Death Is A Part Of Life

Warning: this post is depressing. Don’t read if you’re already feeling blue because it definitely won’t make you feel better.

We’re sad to report that the black chick we assisted out of its shell yesterday had to be euthanized. Its legs didn’t work properly and it couldn’t stand or walk normally. We tried putting a “boot” fashioned from a plastic bandage on one foot that was twisted to the side to try to straighten the curled toes, but the chick’s joint in that leg was seemed to be frozen (unable to extend), so the problem could not be corrected. Maybe this is at least partly why the chick couldn’t get out of its shell. The frustrating part is that the chick was active and clearly had a strong will to live, but this type of problem would likely only become worse with age – as the chick grew and gained weight, the strain on the weak legs would have become even greater, so we would have been delaying the inevitable. Knowing this, however, doesn’t relieve you of the weight of having to end its life.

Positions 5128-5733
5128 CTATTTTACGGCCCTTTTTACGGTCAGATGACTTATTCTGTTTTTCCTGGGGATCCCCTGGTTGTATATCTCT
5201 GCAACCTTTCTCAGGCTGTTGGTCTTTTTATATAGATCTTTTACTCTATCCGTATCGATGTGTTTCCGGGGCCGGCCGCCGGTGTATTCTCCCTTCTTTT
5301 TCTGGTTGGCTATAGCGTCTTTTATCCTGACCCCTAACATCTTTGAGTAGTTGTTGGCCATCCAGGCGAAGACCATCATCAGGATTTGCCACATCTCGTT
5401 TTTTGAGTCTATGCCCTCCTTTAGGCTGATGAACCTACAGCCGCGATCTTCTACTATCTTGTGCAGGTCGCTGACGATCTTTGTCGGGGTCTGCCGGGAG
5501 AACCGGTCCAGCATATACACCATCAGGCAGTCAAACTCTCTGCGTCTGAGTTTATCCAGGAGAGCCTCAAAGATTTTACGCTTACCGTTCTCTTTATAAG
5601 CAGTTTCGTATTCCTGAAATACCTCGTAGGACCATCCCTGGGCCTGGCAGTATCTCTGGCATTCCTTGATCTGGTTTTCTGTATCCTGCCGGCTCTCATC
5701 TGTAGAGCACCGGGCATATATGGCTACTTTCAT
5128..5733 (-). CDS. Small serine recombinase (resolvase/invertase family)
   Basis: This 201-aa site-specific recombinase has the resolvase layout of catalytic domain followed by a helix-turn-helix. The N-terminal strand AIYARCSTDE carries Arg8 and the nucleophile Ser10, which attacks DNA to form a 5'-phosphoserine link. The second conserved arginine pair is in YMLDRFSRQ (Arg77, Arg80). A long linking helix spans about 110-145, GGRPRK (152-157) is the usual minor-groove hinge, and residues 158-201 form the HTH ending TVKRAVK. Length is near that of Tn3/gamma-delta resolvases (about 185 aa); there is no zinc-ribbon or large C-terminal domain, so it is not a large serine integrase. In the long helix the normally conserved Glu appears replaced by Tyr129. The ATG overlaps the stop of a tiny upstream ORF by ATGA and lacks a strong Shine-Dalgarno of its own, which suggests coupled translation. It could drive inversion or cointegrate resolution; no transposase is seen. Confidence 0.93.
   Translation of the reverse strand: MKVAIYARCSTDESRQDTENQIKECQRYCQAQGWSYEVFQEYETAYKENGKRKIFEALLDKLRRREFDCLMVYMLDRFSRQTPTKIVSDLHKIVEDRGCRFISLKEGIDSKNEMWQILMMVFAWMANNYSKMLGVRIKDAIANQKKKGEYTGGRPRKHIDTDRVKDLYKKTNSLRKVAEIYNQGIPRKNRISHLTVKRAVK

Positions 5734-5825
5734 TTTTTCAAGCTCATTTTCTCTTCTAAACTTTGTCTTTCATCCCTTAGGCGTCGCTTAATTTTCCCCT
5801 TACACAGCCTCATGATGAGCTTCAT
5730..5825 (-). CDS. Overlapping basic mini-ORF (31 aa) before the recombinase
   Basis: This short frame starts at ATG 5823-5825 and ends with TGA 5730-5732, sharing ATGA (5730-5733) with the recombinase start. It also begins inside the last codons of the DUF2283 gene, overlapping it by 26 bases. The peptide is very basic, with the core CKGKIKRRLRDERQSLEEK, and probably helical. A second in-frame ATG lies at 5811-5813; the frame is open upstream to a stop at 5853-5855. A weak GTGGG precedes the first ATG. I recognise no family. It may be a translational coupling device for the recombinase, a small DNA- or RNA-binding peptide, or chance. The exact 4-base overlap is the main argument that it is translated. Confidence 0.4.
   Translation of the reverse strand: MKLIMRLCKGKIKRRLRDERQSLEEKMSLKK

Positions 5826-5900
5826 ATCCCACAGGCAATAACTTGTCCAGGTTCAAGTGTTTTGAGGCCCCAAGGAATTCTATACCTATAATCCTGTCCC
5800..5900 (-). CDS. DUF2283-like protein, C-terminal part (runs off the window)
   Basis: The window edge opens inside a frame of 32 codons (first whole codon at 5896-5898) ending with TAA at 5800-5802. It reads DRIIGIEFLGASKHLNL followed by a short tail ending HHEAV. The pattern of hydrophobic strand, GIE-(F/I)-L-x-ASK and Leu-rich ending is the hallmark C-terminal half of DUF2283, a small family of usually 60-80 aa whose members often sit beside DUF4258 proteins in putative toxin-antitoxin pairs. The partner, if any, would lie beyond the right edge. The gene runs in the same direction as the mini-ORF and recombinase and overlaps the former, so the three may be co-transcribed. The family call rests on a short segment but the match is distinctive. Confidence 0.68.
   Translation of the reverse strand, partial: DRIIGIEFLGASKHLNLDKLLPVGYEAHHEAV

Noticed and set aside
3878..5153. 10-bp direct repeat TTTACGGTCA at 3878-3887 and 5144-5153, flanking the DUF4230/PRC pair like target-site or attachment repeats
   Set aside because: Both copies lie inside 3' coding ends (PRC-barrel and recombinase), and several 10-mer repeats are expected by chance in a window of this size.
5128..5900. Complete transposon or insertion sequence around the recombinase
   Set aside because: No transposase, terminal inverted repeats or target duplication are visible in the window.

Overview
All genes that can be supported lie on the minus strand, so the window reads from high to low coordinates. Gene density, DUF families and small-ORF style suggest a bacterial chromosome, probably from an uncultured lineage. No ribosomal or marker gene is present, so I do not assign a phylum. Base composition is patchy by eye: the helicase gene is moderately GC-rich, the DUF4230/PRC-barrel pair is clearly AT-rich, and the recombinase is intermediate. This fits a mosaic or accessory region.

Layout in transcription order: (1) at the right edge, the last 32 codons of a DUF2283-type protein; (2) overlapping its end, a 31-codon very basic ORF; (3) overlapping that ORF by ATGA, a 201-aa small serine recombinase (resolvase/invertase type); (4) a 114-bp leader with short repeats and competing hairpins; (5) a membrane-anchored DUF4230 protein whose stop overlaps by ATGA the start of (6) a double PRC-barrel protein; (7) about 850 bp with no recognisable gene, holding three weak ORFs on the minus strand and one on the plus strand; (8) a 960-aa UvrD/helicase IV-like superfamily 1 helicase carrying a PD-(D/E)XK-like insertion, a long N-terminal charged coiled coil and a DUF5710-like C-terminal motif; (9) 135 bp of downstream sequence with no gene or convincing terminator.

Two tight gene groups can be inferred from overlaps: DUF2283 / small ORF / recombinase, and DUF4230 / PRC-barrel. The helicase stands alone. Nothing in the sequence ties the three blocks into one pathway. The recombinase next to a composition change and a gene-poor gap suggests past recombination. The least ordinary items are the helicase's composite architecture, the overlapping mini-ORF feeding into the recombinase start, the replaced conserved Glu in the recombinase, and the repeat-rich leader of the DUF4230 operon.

Some of you may be wondering why this would feel different than, for example, culling an aggressive rooster. Older animals have at least had a chance to experience life…this chick only lived a day, most of it in an incubator. It feels, viscerally, unfair – through no fault of its own, this chick had no chance to live a good life. In a flock, chickens that are disabled or different often become a target for the others, and can be injured or killed. We briefly put the chick in with the other hatchlings and they practically swarmed it. In addition, a chicken that can’t walk properly would be easy prey for a fox or hawk.

Rest in peace, chick. We hope the need to cull a chick in the future is rare, but we accept responsibility for doing what’s necessary.

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